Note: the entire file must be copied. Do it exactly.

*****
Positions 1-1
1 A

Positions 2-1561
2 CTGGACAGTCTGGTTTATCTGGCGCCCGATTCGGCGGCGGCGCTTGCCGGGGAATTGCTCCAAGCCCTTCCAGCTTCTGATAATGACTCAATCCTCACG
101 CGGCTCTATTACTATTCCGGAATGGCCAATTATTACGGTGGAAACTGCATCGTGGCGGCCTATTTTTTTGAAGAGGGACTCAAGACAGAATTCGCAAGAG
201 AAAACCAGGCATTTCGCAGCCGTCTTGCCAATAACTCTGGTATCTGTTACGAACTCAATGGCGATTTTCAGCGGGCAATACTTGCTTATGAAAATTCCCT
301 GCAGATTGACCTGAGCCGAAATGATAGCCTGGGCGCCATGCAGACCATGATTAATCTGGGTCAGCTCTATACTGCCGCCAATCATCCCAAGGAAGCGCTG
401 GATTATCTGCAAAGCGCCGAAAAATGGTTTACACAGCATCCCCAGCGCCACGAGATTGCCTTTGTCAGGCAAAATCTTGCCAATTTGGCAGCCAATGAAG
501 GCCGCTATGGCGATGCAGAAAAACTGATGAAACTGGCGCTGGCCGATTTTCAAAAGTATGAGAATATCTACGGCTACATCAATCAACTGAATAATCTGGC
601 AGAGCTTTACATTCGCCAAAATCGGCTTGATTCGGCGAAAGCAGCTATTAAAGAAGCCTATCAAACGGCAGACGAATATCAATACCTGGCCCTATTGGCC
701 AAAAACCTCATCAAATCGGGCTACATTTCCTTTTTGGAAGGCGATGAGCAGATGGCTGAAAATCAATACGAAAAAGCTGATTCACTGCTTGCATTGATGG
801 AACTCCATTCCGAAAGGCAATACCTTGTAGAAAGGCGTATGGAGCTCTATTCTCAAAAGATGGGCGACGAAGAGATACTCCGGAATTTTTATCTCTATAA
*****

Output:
Positions 1-1
1 A

Positions 2-1561
2 CTGGACAGTCTGGTTTATCTGGCGCCCGATTCGGCGGCGGCGCTTGCCGGGGAATTGCTCCAAGCCCTTCCAGCTTCTGATAATGACTCAATCCTCACG
101 CGGCTCTATTACTATTCCGGAATGGCCAATTATTACGGTGGAAACTGCATCGTGGCGGCCTATTTTTTTGAAGAGGGACTCAAGACAGAATTCGCAAGAG
201 AAAACCAGGCATTTCGCAGCCGTCTTGCCAATAACTCTGGTATCTGTTACGAACTCAATGGCGATTTTCAGCGGGCAATACTTGCTTATGAAAATTCCCT
301 GCAGATTGACCTGAGCCGAAATGATAGCCTGGGCGCCATGCAGACCATGATTAATCTGGGTCAGCTCTATACTGCCGCCAATCATCCCAAGGAAGCGCTG
401 GATTATCTGCAAAGCGCCGAAAAATGGTTTACACAGCATCCCCAGCGCCACGAGATTGCCTTTGTCAGGCAAAATCTTGCCAATTTGGCAGCCAATGAAG
501 GCCGCTATGGCGATGCAGAAAAACTGATGAAACTGGCGCTGGCCGATTTTCAAAAGTATGAGAATATCTACGGCTACATCAATCAACTGAATAATCTGGC
601 AGAGCTTTACATTCGCCAAAATCGGCTTGATTCGGCGAAAGCAGCTATTAAAGAAGCCTATCAAACGGCAGACGAATATCAATACCTGGCCCTATTGGCC
701 AAAAACCTCATCAAATCGGGCTACATTTCCTTTTTGGAAGGCGATGAGCAGATGGCTGAAAATCAATACGAAAAAGCTGATTCACTGCTTGCATTGATGG
801 AACTCCATTCCGAAAGGCAATACCTTGTAGAAAGGCGTATGGAGCTCTATTCTCAAAAGATGGGCGACGAAGAGATACTCCGGAATTTTTATCTCTATAA